Staring into the Abyss
The Quotedian - Vol VI, Issue 73 | Powered by NPB Neue Privat Bank AG
“If you stare into the Abyss long enough the Abyss stares back at you.”
"Everybody has a plan until they get punched in the mouth."
— Mike Tyson
Today’s second QOTD is probably one of the most overused in this newsletter, but yet, despite being a bit dramatic in describing my Sunday it helps explain why the planned weekend Quotedian never left my Outbox.
A Quotedian was the plan and a fantastic, prolonged lunch at Zurich lakeside under a beautiful autumn sun was the “punch in the mouth”.
But do not despair, as you have the latest edition of your favourite macro investment newsletter already in front of you - hence, let’s dive right in!
Let me start the equity section with a performance review of global benchmark indices from last week:
Unless investors were strongly overweight Chinese (unlikely, given the extremely sour sentiment towards that market) or Mexican (probably neither) stocks, their equity portfolio probably took a beating last week. Not only were most equity indices down by up to 4%, many of the high-performing stocks this year also saw their fortunes (temporarily) reversed. Here are 25 top-performing stocks YTD in the S&P 500 and their behaviour last week for example:
As I highlighted in Friday’s brief update, ‘Easy Now …’, stocks are about to worsen their visual aspects on the charts substantially.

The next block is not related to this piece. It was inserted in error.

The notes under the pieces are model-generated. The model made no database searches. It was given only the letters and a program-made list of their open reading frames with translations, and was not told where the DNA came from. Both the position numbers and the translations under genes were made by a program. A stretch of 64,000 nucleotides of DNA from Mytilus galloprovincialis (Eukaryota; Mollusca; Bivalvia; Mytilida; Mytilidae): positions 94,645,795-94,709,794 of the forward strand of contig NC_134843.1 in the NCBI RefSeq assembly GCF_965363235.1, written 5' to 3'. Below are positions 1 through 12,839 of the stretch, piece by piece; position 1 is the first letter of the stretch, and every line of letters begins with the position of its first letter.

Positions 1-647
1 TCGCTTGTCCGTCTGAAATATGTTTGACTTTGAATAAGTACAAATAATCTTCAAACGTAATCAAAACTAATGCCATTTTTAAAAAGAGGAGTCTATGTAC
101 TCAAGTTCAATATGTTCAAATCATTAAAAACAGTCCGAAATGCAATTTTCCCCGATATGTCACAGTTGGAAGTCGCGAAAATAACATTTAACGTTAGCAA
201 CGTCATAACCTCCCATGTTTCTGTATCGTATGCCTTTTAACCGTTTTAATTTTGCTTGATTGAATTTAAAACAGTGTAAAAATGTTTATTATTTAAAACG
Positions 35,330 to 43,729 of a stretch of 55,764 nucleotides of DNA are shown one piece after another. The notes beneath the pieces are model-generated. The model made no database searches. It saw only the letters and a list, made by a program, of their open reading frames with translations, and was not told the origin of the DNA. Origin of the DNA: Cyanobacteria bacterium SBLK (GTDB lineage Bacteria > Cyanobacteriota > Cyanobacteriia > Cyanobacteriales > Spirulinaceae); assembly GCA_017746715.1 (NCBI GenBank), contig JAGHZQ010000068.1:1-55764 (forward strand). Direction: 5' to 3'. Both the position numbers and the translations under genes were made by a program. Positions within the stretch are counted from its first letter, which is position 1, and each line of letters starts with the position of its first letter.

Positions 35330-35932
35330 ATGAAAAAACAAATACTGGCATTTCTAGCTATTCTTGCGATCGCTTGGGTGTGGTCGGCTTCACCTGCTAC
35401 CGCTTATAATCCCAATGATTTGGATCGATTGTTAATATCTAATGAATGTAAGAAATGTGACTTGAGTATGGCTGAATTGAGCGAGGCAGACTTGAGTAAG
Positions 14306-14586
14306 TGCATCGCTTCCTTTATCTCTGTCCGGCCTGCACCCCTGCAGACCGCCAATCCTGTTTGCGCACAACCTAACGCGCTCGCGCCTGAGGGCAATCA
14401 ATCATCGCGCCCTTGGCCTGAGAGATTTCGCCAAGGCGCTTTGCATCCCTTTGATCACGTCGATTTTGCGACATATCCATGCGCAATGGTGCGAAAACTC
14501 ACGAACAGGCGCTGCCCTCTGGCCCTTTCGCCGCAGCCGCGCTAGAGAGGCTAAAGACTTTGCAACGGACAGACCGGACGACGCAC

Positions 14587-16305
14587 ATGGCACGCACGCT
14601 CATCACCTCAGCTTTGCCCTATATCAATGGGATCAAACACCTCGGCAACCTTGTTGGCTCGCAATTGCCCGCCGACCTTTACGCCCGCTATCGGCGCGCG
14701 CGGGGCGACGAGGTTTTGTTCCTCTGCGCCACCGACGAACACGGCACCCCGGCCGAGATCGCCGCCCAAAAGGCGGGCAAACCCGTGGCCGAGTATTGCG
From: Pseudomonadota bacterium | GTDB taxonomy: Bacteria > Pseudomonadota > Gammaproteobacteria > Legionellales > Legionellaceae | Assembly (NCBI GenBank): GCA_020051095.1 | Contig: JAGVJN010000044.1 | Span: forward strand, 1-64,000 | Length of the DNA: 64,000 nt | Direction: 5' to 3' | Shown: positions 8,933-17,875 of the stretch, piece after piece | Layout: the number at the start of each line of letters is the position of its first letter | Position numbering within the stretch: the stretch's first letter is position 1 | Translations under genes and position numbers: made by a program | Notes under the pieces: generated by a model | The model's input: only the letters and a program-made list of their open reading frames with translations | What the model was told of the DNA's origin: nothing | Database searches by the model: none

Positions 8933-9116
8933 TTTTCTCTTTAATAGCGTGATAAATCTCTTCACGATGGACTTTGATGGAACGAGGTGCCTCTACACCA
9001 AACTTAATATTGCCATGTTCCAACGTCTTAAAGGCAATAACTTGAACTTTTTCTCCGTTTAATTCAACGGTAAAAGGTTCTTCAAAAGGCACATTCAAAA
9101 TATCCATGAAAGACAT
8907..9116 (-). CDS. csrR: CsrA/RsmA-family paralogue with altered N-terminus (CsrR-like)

First of all, again looking at the S&P 500, our shoulder-head-shoulder pattern has been “activated” via the break of the neckline (black dashed), whilst simultaneously the 100-day moving average (not shown) and the lower line in the sand (red dashed) have also been violated:
On the following chart, we zoom out a bit further to include all of 2022 and we get a good idea of how important the current level is:
By the way, the S&P 500 has now its first drawdown in excess of five percent since March:
After the VIX hit a new cycle low two weeks ago, signalling too much complacency amongst investors, it now has spike again, but is still not in panic mode:
The Nasdaq 100 is in a similar precarious situation:
On both charts, all hope is not lost, but you will agree that we are kind of staring into an abyss.
As discussed on several occasions, small-cap stocks have been performing much worse than their large/mega-cap cohorts. Here’s the Russell 2000 index:
And here is the Russell 2000 ETF (IWM) to S&P 500 ETF (SPY) ratio:
Theory has it that small-cap stocks perform better over time as investors should get compensated for increased volatility and reduced liquidity, but that trade has not been working for the past ten years now and all in all, we are back to the levels of 2003.